Competing interest?
Dec 1, 2010
Bishop Hill in Climate: WG3, Ethics, Journals

There has been quite a degree of interest in the Louise Gray article in the Telegraph the other day - the one in which we were led to believe that a variety of scientists were calling for a halt to economic growth and the introduction of rationing.

Donna Laframboise is one person who has been taking a look at this story. She notes that Louise Gray is not presenting an accurate picture to her readers:

Gray, who appears to have interviewed Anderson, fails to make it clear that the bit about rationing represents Anderson’s personal opinion. It is highly misleading to suggest, as her article does, that this measure enjoys the support of “physicists and chemists from some of world’s most respected scientific institutions.”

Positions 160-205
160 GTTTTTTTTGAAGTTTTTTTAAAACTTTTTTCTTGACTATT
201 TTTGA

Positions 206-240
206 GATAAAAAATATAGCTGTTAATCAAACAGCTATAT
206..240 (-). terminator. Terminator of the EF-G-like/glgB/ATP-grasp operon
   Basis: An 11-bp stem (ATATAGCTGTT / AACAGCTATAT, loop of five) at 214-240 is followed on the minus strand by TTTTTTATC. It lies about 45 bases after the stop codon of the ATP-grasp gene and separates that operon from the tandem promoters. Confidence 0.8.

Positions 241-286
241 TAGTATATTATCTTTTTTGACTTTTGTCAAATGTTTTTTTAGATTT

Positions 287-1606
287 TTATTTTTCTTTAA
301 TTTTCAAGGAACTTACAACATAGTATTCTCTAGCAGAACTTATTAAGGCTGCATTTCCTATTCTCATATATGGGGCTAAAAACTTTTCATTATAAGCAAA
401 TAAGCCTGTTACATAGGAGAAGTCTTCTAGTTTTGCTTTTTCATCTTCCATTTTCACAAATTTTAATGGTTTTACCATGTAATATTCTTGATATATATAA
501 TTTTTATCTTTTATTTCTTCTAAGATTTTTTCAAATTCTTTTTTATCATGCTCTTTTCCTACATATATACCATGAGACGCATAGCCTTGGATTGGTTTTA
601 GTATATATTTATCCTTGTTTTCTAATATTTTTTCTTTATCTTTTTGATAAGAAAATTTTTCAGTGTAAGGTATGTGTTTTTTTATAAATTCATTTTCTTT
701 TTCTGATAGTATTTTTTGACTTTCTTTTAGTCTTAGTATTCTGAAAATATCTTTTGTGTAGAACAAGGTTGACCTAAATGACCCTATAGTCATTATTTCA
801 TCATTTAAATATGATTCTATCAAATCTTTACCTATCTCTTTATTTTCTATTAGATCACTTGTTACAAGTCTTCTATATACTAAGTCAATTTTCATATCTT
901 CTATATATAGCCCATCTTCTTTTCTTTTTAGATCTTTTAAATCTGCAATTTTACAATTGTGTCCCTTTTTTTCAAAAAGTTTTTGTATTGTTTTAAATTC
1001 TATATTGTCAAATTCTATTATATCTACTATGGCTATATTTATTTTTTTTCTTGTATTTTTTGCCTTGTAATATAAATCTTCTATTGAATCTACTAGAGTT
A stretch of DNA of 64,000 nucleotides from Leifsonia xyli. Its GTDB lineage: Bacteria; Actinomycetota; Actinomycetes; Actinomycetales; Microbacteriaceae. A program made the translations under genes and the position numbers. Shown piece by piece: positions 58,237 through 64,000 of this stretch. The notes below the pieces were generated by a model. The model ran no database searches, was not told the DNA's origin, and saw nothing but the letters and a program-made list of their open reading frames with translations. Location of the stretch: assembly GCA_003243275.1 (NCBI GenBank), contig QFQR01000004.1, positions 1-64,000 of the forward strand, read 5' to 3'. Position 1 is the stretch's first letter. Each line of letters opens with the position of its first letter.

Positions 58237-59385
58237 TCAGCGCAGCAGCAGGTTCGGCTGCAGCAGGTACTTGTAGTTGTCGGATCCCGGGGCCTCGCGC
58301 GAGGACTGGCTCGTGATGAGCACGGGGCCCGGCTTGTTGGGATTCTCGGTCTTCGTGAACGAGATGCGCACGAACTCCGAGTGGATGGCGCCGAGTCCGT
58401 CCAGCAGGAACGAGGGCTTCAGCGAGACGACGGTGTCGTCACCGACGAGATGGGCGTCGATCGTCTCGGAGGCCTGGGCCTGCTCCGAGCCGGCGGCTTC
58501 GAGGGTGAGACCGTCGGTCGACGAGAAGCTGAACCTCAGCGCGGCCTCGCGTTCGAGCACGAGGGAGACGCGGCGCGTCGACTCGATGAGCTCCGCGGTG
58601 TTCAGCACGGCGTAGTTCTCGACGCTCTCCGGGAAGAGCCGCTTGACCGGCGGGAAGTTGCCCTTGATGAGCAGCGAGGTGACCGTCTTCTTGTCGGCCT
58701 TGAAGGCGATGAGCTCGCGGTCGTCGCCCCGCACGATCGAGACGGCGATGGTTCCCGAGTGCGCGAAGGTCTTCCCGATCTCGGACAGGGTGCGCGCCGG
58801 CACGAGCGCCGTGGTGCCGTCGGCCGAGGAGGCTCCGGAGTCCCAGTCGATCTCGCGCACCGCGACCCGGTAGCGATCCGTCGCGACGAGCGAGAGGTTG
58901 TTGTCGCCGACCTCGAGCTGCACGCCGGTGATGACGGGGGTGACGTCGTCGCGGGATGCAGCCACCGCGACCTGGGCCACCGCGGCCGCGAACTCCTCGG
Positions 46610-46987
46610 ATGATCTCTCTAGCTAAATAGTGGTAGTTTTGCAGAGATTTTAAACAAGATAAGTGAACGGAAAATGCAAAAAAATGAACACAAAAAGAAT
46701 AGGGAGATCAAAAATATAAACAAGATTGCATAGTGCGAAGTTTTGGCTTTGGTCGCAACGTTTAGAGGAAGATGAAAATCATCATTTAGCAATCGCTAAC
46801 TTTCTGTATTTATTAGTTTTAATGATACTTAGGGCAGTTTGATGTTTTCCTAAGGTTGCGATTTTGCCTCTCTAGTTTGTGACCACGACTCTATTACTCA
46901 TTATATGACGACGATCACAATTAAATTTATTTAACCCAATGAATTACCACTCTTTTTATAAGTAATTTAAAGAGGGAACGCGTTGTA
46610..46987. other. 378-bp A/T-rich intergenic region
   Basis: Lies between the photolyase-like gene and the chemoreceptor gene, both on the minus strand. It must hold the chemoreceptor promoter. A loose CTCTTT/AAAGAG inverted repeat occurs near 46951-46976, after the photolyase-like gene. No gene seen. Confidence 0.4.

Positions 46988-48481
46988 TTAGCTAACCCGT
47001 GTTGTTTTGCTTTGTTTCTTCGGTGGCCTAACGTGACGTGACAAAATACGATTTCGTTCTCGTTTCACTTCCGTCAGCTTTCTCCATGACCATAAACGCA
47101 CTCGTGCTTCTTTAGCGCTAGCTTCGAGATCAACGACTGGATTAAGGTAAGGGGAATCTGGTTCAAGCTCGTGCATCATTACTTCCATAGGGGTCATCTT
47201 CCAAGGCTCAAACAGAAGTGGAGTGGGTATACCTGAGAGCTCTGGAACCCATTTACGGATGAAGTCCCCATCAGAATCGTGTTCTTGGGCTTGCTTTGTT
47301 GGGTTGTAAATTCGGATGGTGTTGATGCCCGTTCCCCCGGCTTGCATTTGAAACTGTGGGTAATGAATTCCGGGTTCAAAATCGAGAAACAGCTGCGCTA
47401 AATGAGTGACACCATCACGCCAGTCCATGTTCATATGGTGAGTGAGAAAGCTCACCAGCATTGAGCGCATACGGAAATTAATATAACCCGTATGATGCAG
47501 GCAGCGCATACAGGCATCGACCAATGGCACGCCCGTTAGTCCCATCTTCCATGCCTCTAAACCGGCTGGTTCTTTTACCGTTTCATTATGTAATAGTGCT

As others have observed, Anderson is not only a director of the Tyndall Institute for Climate Change, but, more remarkably, is a non-executive director of Greenstone Carbon Management, a company that works " in partnership with commercial and public sector organisations to enable them to measure, manage and report their carbon emissions".

Now this looks to me like a fairly clear competing interest, one that one would have expected Prof Anderson to declare in his new paper in Phil Trans A. The code of practice for UK researchers published by the UK Research Integrity Office says that:

3.15.6 ... All funders and sponsors of research should be clearly acknowledged and any competing interests listed.

Unfortunately, Prof Anderson appears to have forgotten to mention his interests in the paper in question.

Update on Dec 1, 2010 by Registered CommenterBishop Hill

Delingpole has had an email from Prof Anderson to say that he's not being paid for his work at Greenstone.

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